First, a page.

For some, beer is a delight for the senses; for others, it’s an acquired taste. For Monique Alex, beer tender and connoisseur, beer is both an exploration in flavor and an immersion into a culture centered in community.
Alex used to hate beer, until she realized she was just drinking lousy beer. She wondered if others might be facing the same challenge. With five breweries in a 5-mile radius in Rochester, there is ample opportunity to explore and enjoy all the complex flavors that beer has to offer.
For those of us who are beginners, most beers are made up of four basic ingredients: barley, hops, yeast and water. Barley is processed into malt, then brewed. Hops are added during brewing to balance the malt with a more bitter flavor. Yeast adds carbonation and alcohol content during fermentation.
The two most basic categories of beer are ales and lagers. This is determined by how the yeast ferments during the brewing process. In ales, the yeast ferments at the top of the tank, making the yeast brew more quickly, which results in more flavorful, complex and generally darker beers. In lagers, the yeast ferments at the bottom of the tank, causing it to produce fewer of the compounds that add flavor. This process makes for crisper, less-complex beers.
Sample a flight
Alex recommends starting your journey into the world of beer by determining what flavors you like—malty, bitter, chocolatey, fruity. Most breweries offer detailed descriptions of the flavors and the experience of drinking each offering. Beer tenders at local breweries are great resources to help you make your selections. Breweries often offer a flight of beers—a sampler that allows you to taste different types and determine your favorites. If you consider yourself a wine drinker, Alex likes to have you describe the types of wine you like and then makes recommendations based on flavors. The most important thing when you begin your journey is to learn about your own tastebuds and explore a variety of beers.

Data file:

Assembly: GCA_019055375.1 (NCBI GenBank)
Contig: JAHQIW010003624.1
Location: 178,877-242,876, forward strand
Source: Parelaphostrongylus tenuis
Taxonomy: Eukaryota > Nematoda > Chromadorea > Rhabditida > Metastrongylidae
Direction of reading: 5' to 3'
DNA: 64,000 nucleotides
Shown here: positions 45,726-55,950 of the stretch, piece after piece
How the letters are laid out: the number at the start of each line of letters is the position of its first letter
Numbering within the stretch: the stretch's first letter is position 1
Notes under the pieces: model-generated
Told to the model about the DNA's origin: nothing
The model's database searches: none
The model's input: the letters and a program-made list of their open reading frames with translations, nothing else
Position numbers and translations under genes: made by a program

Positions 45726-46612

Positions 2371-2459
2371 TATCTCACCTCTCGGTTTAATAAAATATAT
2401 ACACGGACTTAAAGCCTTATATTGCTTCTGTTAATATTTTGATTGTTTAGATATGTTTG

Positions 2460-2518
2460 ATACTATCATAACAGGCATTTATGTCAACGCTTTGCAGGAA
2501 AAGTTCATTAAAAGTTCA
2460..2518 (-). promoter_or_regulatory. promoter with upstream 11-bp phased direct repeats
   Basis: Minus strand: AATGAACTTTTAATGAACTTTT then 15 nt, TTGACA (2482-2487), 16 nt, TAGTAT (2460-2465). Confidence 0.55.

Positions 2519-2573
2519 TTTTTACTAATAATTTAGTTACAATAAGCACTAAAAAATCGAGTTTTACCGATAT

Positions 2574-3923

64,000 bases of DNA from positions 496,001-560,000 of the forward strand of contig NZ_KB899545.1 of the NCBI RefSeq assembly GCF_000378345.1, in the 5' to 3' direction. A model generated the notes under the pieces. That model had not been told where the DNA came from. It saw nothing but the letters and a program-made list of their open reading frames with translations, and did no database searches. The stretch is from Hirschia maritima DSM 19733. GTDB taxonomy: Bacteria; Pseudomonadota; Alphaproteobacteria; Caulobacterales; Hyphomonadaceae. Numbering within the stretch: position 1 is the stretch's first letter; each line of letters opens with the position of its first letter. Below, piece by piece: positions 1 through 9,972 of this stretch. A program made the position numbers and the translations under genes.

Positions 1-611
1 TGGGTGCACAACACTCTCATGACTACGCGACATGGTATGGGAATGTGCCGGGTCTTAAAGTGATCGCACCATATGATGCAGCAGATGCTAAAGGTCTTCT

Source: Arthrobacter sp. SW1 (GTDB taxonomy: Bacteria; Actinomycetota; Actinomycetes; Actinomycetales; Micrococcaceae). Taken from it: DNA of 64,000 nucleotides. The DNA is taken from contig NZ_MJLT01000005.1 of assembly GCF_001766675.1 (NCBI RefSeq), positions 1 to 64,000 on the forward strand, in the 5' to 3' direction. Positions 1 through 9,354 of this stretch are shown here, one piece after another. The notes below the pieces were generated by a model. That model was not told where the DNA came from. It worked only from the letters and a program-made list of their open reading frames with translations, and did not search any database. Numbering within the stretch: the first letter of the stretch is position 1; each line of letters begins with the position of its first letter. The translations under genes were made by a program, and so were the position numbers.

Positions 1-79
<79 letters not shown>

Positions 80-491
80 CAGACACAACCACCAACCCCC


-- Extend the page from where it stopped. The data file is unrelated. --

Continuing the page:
Learning from the experts
When Alex moved to Rochester six years ago, she wanted to try homebrewing. She chuckles as she recalls that as a new homeowner, “I didn’t want to blow up our house that we just bought.” One day, she was walking on the trail by Little Thistle and decided it made sense to learn from folks who actually knew what they were doing.
“Steve and Dawn Finney are great people and really smart when it comes to homebrewing,” she explains. “As a beer tender there, I have gotten an education about the process of making beer. It is about being creative and learning as you go.”
Once Alex began learning, she realized that she could safely homebrew and did her first batch with a homebrew kit that was a gift from her wife. Currently, she is making her eighth brew.
Alex recommends that people start with an extract kit that comes with all of the ingredients you need. Some even come with essential equipment. Kits come in different sizes and with different ingredients so you can try making the beers that you know you like first. Kits give you easy-to-follow recipes ensuring that you will be more likely to have immediate success.
Life lessons from beer
When asked what life lessons she has learned from her journey in the beer drinking and brewing world, Alex chuckles. “You never really know what you are going to get. Allow yourself to experience the creative process of discovery. Be adventurous … if it sounds weird, you have to try it.”